Re: old sepia toner

From: Richard Knoppow ^lt;[email protected]>
Date: 06/05/04-07:58:30 AM Z
Message-id: <001f01c44b05$329260b0$6ff75142@VALUED20606295>

----- Original Message -----
From: <>
To: <>
Sent: Friday, June 04, 2004 12:27 PM
Subject: old sepia toner

Excuse me friends, i have been without using chemiocals
almost ten years,
and now i am trying to remember an old sepia tones. The only
things i can
remember are:
1.- it was a beautiful sepia toner for paper

2.- a very old formulae

3.- very simple, only one or two ( perhaps only one)
chemical plus water

4.- That thing smell like hell or even worts ( ┐rotten

is there anybody out there who can help me?


    If this was a mix it yourself formula it might have been
Kodak T-8, a Polysulfide toner. Polysulfide toners can have
a definite hydrogen sulfide or rotten egg odor. Polysulfide
toner can be made with just liver of sulfur and water but
may have some alkali in them.

Kodak T-8
Water 750.0 ml
Polysulfide (Liver of Sulfur) 7.5 grams
Sodium Carbonate, monohydrated 2.5 grams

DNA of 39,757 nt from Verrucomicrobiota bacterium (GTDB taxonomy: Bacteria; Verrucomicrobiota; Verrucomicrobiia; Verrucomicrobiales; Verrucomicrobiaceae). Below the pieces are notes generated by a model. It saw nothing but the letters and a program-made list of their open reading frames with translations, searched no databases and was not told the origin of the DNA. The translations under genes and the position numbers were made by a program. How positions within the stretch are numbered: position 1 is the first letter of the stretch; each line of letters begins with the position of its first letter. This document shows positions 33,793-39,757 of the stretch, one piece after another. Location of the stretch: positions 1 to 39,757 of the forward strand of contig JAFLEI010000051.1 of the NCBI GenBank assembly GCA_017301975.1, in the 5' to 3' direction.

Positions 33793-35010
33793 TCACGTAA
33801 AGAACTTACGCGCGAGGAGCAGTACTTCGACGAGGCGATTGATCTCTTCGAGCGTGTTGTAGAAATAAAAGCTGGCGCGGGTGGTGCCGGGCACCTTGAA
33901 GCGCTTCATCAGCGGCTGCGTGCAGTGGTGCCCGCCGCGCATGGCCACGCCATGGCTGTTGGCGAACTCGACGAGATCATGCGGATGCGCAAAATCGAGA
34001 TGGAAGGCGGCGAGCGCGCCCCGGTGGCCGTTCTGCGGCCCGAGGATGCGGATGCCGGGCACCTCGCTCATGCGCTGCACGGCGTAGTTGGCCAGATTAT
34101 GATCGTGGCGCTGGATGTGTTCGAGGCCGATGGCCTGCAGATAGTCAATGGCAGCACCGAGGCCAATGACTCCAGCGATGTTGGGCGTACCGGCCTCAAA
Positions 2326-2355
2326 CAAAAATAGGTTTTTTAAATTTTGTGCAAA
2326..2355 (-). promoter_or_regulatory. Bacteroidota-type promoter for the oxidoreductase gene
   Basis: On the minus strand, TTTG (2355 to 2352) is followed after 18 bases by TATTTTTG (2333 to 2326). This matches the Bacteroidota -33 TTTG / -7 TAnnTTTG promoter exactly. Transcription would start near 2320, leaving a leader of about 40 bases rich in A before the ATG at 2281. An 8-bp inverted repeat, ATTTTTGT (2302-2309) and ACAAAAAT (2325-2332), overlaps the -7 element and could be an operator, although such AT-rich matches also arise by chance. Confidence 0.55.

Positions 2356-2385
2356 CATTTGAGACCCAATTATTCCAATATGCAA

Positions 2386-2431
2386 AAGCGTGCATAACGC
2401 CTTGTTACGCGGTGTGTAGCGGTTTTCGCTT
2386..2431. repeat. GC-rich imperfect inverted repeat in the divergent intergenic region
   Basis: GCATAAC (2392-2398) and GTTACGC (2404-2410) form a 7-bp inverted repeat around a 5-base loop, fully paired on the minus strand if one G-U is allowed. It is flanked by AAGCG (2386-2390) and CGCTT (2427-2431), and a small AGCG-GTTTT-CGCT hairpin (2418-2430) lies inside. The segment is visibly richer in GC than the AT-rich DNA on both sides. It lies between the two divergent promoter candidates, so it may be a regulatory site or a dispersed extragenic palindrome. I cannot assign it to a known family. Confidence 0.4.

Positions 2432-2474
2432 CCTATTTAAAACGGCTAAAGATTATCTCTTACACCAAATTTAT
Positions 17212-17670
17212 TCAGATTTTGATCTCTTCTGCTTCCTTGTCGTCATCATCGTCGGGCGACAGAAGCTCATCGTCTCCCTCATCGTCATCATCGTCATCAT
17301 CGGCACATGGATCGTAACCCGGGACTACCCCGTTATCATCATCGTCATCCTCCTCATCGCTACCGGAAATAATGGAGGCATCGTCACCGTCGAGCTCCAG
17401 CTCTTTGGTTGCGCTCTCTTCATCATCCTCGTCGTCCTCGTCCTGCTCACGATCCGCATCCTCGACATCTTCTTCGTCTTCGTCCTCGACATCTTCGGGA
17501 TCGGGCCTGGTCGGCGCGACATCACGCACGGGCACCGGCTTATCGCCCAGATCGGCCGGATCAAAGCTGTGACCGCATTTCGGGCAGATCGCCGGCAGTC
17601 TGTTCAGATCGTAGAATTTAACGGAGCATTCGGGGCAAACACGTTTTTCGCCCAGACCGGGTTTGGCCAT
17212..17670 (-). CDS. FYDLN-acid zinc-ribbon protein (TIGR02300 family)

Water to make 1.0 liter

This bath will work at room temperature but heating to about
100F will reduce toning time from 15-20 minutes to about 3
After toning, rinse the print for a few seconds in running
water. After rinsing place in:

Water 1.0 liter
Sodium Bisulfite 30.0 grams

For about one minute. Then wash for at least 30 minutes.
Remove any sediment with a soft sponge.

Capacity is about 150 8x10 prints per gallon. If the bath
begins to get cloudy its life may be extended by adding
Sodium Carbonate: 2.5 grams per gallon.

Source: _Kodak Reference Handbook_ "Processing and Formulas"
1949 edition.

Richard Knoppow
Los Angeles, CA, USA
Received on Sat Jun 5 08:25:04 2004

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